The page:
On the cusp of the beginning of the 2012 season, there are cheers of joy from the cities of San Francisco and Cincinnati. It was reported today that San Francisco starter Matt Cain would be signed to a 6-year $127 Million dollar contract to remain with the San Francisco Giants. There was grumblings that Cain might have tested the free agent market if he wasn't extended this season. In doing so, Cain becomes the highest paid right-handed starter in the majors. According to sources of Bob Nightingale of USA Today, Cain will also will have a full no-trade clause and there is a vesting option for 2018 that could bring the deal to $141 million. This is impressive since the Giants have seemed a bit hesitant (and with good reason)to spend big money and a long contract on a starter since they signed Barry Zito to a free-agent contract.
Moving East to Cincinnati, rumors have it that the Reds will sign their first-baseman and 2010 NL MVP Joey Votto to a contract extension. With the defections of Prince Fielder and Albert Pujols to the American League this past offseason, Votto arguably becomes the premier first-baseman in the National League.
So what do I think about these moves? Its good for the game of Baseball. I have no issue with players choosing to exercise their right to explore free-agency. Look at the example of Pujols, I believed that he had nothing to prove in staying in St. Louis. He did everything a player could have done there and in moving to Anaheim, he keeps his proverbial Baseball juices flowing. A move to the American League means new challenges in a virtual unconquered venue.
I also have no issue with players choosing to stay their whole career with one team. There is something romantic of the notion of players like Tony Gwynn, Craig Biggio and Derek Jeter starting as kids with their respective teams and retiring as elder statesmen in the same uniform. It harkens back to yesteryear when players basically played for one team (though there is nothing romantic with the reasons why since there was no free agency and could not leave the team unless facilitated by the owners, but that's a conversation for another post).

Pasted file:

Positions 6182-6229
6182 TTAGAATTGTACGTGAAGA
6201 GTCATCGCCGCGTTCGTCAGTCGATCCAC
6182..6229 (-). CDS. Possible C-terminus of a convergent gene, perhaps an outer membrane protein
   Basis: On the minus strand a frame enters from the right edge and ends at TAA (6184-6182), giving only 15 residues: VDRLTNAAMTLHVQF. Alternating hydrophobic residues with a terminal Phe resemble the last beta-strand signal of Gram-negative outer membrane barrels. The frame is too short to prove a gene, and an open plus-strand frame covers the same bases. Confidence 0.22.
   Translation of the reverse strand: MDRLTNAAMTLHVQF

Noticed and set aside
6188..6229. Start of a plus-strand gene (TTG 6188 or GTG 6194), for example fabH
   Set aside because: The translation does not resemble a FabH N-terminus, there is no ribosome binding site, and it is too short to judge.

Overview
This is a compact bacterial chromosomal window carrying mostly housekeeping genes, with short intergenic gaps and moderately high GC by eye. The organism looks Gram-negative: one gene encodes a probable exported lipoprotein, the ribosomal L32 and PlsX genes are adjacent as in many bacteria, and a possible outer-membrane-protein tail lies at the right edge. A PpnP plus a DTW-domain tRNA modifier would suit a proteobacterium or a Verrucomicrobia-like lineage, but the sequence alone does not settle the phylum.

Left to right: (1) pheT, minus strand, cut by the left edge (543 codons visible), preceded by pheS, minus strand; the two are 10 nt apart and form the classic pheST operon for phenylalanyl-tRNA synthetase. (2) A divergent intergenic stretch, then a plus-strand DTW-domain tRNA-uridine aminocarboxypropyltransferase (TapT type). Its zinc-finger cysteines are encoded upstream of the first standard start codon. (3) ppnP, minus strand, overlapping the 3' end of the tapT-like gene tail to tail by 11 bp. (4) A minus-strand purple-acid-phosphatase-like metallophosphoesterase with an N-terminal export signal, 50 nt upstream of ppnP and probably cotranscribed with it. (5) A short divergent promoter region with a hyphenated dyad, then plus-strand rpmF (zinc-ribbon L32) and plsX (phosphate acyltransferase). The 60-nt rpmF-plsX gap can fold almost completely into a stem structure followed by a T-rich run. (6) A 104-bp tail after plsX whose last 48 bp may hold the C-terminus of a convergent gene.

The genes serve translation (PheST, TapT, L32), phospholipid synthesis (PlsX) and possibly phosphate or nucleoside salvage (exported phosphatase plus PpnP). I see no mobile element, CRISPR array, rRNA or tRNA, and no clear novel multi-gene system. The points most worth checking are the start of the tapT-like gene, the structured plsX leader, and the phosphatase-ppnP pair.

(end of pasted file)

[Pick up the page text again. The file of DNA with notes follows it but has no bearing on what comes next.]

I've always said it that teams like the New York Yankees and the Boston Red Sox shouldn't always sign the best players on the market. Teams should be able to keep their best players so that their fans can have connections with players on their teams instead of asking like the guys at the coffee shop in the movie Major League: Who the "F" are these guys. More talent that is distributed around the league, the better the league is. Bravo San Francisco and Cincinnati in looking out for the best interest of your respective teams and fanbases.
For Further Reading:
- Click Here for Bob Nightengale's article from USA Today entitled Matt Cain signs $127 million deal; Joey Votto close, too dated April 2, 2012
- Click Here to Access Matt Cain's career statistics from Baseball-Reference.com
- Click Here to Access Joey Votto's career statistics from Baseball-Reference.com